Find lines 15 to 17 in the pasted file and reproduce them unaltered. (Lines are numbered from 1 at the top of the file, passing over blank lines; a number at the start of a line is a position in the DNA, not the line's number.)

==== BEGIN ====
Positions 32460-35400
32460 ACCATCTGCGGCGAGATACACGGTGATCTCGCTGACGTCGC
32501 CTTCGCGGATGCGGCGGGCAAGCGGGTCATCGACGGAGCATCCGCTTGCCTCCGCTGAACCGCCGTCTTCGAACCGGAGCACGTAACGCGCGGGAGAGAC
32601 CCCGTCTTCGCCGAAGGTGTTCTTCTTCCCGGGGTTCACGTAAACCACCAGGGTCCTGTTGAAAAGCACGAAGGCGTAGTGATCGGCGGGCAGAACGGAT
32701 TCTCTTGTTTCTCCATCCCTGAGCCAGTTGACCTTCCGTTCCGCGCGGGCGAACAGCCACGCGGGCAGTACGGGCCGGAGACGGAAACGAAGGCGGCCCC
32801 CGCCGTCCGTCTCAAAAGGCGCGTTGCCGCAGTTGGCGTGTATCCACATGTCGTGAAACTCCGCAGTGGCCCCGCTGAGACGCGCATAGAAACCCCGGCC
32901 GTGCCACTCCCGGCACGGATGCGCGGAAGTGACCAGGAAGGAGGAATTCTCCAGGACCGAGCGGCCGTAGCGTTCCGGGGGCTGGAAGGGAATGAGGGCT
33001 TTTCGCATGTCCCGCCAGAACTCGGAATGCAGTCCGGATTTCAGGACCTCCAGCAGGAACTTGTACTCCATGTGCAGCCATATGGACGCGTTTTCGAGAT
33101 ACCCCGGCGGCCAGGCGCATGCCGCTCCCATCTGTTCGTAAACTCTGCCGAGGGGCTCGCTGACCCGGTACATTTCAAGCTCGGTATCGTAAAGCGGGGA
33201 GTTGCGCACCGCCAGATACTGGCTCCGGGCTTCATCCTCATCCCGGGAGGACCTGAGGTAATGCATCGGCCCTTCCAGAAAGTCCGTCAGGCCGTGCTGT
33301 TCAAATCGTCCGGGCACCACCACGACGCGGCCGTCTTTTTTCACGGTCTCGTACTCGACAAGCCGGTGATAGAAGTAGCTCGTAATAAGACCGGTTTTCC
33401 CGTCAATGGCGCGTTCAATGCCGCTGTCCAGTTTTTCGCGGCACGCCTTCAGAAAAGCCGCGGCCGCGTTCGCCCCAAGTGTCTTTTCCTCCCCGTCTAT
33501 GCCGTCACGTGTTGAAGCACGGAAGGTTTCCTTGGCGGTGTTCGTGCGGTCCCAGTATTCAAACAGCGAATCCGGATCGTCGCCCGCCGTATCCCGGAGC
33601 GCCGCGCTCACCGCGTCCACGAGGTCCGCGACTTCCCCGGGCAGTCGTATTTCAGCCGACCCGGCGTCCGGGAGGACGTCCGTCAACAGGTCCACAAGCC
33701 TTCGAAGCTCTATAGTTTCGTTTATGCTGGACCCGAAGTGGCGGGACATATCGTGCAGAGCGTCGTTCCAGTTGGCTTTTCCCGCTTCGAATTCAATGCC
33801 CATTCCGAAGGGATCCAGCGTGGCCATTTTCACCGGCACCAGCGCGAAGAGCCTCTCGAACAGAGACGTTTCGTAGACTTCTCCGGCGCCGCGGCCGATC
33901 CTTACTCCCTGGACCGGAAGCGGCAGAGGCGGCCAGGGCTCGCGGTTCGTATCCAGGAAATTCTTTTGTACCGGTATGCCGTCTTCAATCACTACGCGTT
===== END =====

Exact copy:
33701 TTCGAAGCTCTATAGTTTCGTTTATGCTGGACCCGAAGTGGCGGGACATATCGTGCAGAGCGTCGTTCCAGTTGGCTTTTCCCGCTTCGAATTCAATGCC
33801 CATTCCGAAGGGATCCAGCGTGGCCATTTTCACCGGCACCAGCGCGAAGAGCCTCTCGAACAGAGACGTTTCGTAGACTTCTCCGGCGCCGCGGCCGATC
33901 CTTACTCCCTGGACCGGAAGCGGCAGAGGCGGCCAGGGCTCGCGGTTCGTATCCAGGAAATTCTTTTGTACCGGTATGCCGTCTTCAATCACTACGCGTT